Now that I’ve retired from my corporate job after 13 years, I’ve had more time to reflect on what has transpired over the past three years since I started blogging.  Three years ago, the financial crisis was in full blown meltdown and I had just begun to feel the tug of doing something else after 10 years of work.  Blogging was a catharsis to help me deal with financial loss as well as to connect with random folks with similar interests.

In these three years I have:

* Learned about the nuances of online search, HTML, wordpress, and the internet in general.

* Kept myself accountable for the promises I’ve made.

* Took weeks off at my vacation property in Squaw, Lake Tahoe to write

* Implemented what I learned in graduate school.

* Recovered my financial losses and then some.

* Kept in touch much better with my family.

* Had an incredible amount of fun.

* Attracted a handful of blogemies.

* Met a great many online friends.

* Found solace in disappointment.

* Learned new ways of thinking.

* Tested my limits of endurance.

* Improved time management.

* Developed leadership straits.

* Honed negotiating skills.

* Improved patience.

* Lost some weight.

* Created.

* Retired.

The main thing that kept me going was the interaction with the community.  Finding brothers and sisters from all parts of the world, from all types of ethnic backgrounds who shared a similar, but different commonalities.  The basic wording in my About page of “finding balance” has not changed since day one!

With the blogging community, I felt transported back to my days growing up overseas, attending international schools and meeting all types of people.  As a person “stuck” in America for the past 20 years, I longed to experience that diversity once again.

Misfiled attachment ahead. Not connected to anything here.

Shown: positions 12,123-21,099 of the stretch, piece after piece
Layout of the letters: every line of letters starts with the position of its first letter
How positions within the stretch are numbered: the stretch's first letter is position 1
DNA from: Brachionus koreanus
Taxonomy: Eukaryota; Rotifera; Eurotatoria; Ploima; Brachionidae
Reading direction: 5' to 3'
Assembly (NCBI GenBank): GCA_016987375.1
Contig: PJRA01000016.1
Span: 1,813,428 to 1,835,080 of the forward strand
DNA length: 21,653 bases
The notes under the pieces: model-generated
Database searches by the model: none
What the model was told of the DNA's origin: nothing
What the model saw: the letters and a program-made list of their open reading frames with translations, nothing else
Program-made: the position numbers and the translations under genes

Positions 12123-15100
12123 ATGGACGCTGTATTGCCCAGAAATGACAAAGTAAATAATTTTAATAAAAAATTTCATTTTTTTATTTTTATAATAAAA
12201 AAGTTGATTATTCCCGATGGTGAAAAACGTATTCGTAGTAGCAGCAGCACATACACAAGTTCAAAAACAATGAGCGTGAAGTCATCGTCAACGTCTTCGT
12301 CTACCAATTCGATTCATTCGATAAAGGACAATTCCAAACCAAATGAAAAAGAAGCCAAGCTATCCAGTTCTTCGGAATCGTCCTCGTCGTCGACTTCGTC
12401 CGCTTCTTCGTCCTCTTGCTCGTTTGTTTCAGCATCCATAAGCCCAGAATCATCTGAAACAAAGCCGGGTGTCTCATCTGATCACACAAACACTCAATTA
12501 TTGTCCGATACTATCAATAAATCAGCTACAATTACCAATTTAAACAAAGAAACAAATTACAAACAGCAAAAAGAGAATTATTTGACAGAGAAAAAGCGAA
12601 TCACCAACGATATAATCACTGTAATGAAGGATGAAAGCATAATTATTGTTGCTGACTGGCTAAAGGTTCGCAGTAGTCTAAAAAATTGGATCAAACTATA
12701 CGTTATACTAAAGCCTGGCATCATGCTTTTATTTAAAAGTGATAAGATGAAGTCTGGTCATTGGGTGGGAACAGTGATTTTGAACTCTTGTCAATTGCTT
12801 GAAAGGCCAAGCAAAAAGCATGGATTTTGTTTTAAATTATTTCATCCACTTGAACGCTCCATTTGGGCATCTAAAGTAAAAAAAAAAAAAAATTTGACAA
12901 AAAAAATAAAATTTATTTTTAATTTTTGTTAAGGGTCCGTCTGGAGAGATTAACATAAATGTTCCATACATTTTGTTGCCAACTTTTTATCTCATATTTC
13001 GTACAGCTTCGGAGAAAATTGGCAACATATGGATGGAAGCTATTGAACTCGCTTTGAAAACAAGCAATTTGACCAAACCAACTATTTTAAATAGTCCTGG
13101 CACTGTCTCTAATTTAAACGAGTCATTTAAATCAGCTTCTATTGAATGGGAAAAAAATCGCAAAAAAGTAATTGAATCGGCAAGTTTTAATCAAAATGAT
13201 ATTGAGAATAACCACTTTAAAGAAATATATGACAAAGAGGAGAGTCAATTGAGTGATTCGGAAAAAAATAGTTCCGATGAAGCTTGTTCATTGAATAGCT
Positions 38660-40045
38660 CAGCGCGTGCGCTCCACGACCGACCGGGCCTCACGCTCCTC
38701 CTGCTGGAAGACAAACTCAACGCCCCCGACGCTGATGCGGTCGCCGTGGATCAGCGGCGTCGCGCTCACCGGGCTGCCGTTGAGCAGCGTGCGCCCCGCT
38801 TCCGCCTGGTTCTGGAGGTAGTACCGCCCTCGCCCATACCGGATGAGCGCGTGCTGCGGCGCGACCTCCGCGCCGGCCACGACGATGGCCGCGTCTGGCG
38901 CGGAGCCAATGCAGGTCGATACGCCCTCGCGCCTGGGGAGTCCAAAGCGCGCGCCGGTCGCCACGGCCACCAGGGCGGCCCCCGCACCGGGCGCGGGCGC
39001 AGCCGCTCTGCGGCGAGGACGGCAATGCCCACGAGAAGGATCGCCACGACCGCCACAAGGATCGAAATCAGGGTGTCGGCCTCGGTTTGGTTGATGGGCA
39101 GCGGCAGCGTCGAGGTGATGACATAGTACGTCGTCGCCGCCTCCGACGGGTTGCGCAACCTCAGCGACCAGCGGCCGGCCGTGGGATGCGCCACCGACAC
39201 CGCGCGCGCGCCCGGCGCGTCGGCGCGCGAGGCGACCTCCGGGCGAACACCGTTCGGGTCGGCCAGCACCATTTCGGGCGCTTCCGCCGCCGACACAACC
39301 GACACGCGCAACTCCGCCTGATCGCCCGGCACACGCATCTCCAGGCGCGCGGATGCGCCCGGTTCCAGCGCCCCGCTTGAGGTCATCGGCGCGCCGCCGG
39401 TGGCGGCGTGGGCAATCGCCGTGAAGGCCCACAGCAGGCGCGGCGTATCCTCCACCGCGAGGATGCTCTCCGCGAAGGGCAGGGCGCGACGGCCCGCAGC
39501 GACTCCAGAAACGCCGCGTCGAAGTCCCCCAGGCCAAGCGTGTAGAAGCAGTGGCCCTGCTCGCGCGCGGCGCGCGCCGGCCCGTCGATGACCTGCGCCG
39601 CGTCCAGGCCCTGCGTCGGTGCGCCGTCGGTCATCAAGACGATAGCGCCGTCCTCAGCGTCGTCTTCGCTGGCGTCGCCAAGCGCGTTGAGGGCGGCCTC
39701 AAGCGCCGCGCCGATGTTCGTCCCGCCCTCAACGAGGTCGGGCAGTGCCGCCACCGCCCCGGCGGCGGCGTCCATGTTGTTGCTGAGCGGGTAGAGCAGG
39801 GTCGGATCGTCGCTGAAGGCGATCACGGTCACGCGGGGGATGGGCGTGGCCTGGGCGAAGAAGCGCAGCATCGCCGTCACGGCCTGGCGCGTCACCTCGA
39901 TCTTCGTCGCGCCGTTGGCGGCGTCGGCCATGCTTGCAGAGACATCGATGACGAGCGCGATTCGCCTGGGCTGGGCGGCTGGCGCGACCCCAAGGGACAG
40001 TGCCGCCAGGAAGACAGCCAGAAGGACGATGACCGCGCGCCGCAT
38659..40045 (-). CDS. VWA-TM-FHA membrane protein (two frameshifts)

Do you know the excitement you get when you book a vacation several months away?  The excitement begins to build and build until the day finally arrives!  Yes!  But then, the vacation is over, and it’s back to the grind.  I feel the same way with my three year journey, except that there’s no grind to return to.  There’s just a vast pasture to do what I want, which is absolutely foreign to me.  I’ve got to create some structure to utilize my time wisely.  I sometimes miss the days of struggle where there was only one way to go but up!

I remember back in 2009, when starting my site was just an idea.  I was on the bus back home from work and wrote down about 20 different blog title names I could think of.  It took 16 tries before I could finally find a name that wasn’t already registered.  From there, I had to come up with a tagline, a color scheme, and a gravatar.  I had no idea what I was doing, so I hired someone to launch it for me.  Thankfully I did, otherwise I probably would have never gone ahead at all.